Messing About in Boats: Captain Dave’s Legacy
I typically stick to writing about topics that pertain to military life, motherhood, food and nutrition, and local living. Today, however, it feels right to acknowledge a milestone in my family. Two days ago, my dad, otherwise known as Captain Dave, hopped in his pick-up truck and drove home from work for the very last time. The Marshall Tucker Band likely playing him home. It’s a rare thing these days, to work 48 years for the same company. And you know what? I don’t know a single person who truly enjoyed his job more than my dad. It was more than a job, it was a big part of his identity.
A FAMILY BUSINESS
You see, my dad worked as a tugboat captain, bringing ships to and from the dock, towing barges, and doubling as a fire boat if needed. For many years, he worked alongside his dad, who was also a tugboat captain. Two of my dad’s brothers have been Puget Sound Pilots for nearly as long, navigating foreign ships through U.S. waters. When the timing was right, my dad would be on a tug assisting a ship with his brother at the helm. You can call it work, but maneuvering boats in a harbor is my dad’s idea of fun. My parents even named my sister after a boat in the Foss fleet!
A highlight of his career came in 1994 when he flew to Louisiana, the birthplace of the Garth Foss, the largest tractor tug in the world. He served as captain on the crew that brought the tug through the Gulf of Mexico, the Panama Canal, and up the West Coast to its eventual homeport of Bellingham, WA. The Garth has been his second home for 25 years, and although my dad isn’t that sentimental, I imagine it was a little hard to say goodbye.
Years ago, when the company eliminated the cooks on the boat, meal prep fell to the remaining five-man crew. I’m not sure how many captains in the fleet get their hands dirty in the kitchen, but my dad’s crew will surely miss his Dutch apple pies, chocolate cream pies, and scratch cheesecakes.
PREPARATION FOR LIFE AS A MILSPOUSE
When I was a kid, I used to ask my dad when he was going to get a “regular” job like my friends’ dads, who went to work during the day and were home in time for dinner. My dad went to work for two weeks at a time, and then was home for two weeks. Every year, for 48 years. Whether at work or at home, my dad was fully present wherever he happened to be. So, on his time off, he coached my softball team, and always helped us with school projects. While we weren’t a military family, my childhood foreshadowed my life now as a Navy spouse in many ways:
- Dad missed a lot of holidays and birthdays, and we learned to celebrate on random days, appreciating the years he was home on the actual day.
- He could not get off the boat for school performances, graduations, and many people questioned this and could not understand, asking, “why can’t he just take vacation?”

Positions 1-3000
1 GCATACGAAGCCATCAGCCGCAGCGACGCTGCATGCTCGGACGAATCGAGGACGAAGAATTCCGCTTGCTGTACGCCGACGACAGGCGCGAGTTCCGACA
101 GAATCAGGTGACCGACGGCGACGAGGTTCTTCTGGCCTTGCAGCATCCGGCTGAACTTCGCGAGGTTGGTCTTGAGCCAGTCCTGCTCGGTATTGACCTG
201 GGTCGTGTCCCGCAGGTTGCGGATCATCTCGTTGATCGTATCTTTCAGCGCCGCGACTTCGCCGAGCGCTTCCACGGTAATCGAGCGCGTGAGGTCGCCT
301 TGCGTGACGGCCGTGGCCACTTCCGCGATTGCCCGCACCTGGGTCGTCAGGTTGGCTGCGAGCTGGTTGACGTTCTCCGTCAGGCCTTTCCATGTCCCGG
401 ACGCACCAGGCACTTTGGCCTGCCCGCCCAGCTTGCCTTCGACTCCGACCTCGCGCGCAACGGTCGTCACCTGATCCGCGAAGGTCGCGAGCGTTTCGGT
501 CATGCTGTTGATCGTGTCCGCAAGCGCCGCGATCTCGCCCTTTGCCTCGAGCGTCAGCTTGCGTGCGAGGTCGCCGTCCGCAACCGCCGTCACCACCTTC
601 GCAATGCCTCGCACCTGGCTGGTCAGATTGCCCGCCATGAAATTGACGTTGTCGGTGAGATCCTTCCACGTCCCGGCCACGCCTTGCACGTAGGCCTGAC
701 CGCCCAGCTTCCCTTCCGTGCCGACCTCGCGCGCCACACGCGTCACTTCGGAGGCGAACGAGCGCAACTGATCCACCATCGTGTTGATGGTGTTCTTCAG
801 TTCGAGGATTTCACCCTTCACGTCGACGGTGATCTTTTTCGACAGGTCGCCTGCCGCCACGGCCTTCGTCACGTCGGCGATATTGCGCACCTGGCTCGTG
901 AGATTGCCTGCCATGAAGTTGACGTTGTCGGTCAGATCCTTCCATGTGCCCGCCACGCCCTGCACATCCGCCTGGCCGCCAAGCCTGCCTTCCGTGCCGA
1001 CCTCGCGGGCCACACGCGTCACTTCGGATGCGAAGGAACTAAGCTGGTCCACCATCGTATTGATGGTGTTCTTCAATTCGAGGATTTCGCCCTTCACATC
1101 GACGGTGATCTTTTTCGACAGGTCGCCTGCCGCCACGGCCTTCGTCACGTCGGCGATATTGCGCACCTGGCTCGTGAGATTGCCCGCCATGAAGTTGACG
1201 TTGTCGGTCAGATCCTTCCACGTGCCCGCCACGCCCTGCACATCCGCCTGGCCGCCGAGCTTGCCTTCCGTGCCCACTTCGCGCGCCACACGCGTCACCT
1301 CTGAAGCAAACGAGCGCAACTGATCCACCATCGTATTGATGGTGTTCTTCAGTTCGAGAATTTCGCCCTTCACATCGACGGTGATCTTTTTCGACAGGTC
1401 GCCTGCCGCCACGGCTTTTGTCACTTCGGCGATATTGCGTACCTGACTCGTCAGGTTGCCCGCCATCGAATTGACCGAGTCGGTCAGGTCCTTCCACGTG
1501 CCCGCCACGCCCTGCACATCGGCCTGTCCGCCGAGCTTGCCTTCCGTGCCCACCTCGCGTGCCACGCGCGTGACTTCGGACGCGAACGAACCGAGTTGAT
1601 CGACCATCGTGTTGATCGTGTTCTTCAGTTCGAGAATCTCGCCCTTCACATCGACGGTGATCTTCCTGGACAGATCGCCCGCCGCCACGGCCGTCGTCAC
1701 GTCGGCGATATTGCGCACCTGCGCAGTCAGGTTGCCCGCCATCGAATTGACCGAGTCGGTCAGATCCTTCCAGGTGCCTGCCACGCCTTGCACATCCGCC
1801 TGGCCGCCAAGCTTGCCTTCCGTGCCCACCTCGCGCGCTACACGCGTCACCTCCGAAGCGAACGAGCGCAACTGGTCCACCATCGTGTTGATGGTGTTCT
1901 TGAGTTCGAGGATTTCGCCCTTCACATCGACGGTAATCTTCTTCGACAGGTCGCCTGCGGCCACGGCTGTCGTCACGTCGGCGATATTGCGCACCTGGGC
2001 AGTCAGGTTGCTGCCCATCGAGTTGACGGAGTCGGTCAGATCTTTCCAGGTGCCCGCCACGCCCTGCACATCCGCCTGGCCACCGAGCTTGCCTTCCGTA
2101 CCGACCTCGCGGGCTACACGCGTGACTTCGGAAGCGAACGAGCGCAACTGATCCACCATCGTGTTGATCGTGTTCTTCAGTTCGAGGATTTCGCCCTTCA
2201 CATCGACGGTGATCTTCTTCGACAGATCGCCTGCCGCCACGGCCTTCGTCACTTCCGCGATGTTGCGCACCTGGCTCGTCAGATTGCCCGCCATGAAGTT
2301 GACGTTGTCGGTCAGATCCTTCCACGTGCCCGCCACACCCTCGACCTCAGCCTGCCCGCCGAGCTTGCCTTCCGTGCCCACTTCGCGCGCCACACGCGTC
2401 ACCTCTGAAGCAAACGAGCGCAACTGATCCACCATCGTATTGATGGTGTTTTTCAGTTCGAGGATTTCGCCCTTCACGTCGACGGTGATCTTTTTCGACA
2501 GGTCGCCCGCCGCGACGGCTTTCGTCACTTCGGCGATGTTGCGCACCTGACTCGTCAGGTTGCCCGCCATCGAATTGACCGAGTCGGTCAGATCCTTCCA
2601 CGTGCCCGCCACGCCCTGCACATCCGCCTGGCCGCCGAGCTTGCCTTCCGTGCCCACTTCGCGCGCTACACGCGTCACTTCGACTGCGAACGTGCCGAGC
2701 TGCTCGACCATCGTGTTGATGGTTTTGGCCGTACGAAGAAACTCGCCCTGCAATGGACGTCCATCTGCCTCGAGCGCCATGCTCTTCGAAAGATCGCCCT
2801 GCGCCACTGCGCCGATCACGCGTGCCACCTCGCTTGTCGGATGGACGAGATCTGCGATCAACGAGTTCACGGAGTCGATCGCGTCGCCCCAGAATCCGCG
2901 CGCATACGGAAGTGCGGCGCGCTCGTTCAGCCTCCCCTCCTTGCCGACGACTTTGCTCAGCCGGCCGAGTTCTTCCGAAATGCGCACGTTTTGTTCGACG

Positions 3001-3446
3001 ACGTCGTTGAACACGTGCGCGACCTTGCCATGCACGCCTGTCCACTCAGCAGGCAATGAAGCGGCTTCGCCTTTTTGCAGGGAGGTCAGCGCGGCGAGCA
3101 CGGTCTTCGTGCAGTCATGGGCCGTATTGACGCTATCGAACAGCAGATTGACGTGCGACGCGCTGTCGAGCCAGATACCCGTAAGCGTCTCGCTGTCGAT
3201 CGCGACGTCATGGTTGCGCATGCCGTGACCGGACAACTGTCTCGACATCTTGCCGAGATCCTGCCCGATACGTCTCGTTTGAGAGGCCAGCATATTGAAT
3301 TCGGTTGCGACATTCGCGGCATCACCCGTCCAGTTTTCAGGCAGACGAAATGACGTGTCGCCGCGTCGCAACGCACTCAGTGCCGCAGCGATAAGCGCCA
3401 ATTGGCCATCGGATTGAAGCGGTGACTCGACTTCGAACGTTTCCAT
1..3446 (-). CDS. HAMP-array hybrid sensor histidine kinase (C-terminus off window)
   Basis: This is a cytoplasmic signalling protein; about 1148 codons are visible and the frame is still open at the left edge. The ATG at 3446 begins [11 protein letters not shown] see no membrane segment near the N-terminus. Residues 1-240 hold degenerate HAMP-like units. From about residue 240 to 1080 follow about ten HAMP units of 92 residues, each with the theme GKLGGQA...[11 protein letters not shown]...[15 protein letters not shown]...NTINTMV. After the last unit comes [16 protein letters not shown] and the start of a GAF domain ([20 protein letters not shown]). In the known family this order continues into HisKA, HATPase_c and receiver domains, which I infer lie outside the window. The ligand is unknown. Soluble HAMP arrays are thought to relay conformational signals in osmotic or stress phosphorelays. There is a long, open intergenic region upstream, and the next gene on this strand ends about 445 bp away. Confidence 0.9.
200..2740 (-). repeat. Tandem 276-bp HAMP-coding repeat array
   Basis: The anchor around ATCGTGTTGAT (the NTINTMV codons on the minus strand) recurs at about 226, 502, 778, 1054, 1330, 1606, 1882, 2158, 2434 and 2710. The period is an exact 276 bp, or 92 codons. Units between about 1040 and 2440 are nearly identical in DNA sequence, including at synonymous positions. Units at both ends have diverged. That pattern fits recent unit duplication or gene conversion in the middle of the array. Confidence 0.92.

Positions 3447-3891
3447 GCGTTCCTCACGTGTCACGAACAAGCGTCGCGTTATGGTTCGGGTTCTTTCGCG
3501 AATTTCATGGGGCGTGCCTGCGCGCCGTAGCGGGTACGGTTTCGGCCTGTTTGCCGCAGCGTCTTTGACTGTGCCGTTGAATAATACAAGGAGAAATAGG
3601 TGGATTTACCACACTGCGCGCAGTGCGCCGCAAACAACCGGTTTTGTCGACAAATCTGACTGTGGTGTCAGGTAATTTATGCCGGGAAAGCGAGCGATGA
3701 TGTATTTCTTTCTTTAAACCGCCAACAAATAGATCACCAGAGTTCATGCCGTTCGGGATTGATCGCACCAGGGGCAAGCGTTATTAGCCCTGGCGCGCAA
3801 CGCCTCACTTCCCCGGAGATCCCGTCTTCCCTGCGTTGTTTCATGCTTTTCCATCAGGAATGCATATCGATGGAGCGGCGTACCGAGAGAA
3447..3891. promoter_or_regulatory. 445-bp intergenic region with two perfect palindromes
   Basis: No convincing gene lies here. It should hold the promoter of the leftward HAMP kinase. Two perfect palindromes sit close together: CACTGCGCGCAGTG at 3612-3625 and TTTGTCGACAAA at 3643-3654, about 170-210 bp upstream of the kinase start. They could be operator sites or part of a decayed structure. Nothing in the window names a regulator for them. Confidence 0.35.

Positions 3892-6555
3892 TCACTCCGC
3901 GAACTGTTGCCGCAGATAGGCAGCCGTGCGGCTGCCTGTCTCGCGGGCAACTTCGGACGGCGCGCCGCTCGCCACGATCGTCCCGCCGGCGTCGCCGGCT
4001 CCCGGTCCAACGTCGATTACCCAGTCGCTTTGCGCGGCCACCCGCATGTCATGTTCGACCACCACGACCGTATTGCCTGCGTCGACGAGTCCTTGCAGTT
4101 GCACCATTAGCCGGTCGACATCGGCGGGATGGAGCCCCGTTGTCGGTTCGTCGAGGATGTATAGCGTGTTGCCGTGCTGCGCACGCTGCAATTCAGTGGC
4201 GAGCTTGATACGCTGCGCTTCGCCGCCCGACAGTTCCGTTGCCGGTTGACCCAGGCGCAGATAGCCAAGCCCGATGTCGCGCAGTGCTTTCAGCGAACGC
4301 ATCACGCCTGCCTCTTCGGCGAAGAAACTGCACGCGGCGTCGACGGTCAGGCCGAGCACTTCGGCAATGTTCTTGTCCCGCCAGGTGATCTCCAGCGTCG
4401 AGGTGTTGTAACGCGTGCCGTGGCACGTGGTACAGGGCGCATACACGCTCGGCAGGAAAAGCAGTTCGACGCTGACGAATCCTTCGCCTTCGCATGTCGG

- Nautical lingo was my native tongue. I can’t remember NOT knowing the meaning of port, starboard, aft, bow, galley, head, or how to read a 24-hour clock.
- He took us cruising any chance he could- fishing, pleasure boating, and out for tugboat rides- trust me, there is no better view on the 4th of July than being attached to the fireworks barge in the middle of the bay!
- Reintegration happened once a month at our house, and included happy dinners out for Mexican food and my sisters and I reminding Dad that he wasn’t “captain” at home.
And while my mom was not a military spouse, she taught me everything I know about solo parenting before anyone could learn about it from the Internet:
- When we were little and my dad was at work, unfussy dinners were a staple. She knew how to conserve energy in the kitchen!
- The day he came home was cleaning day…she mowed the lawn, vacuumed the house, cleaned the bathrooms, and we were expected to have our rooms picked up by the time he drove up. Classic milspouse move right there.
- Not one to wallow about missing her husband while he worked, Mom enjoyed her time and used it wisely- visiting with friends, doing her own thing, and tons of girl time with my sisters and I.
- Reacting graciously to comments from acquaintances over the years who asked whether she was married because they never saw my dad. Seriously!
FAIR WINDS & FOLLOWING SEAS
When my grandpa retired, the cake at his party read, “Take her on a Slow Bell, Cap” as a nod to an easy-going retirement. My grandpa continued to tinker on his pleasure boat, working on projects and cruising the Puget Sound for years after his retirement. I am positive my dad will follow suit. I’ve already heard his cruising plans that won’t be confined to a two-week increment, and you might even say he is giddy.
A more fitting phrase for my dad as I reflect on his legacy is this quote from Wind in the Willows as Mole and Rat are discussing life:
“Believe me, my young friend, there is nothing — absolutely nothing — half so much worth doing as simply messing about in boats.”
Happy Retirement, Dad!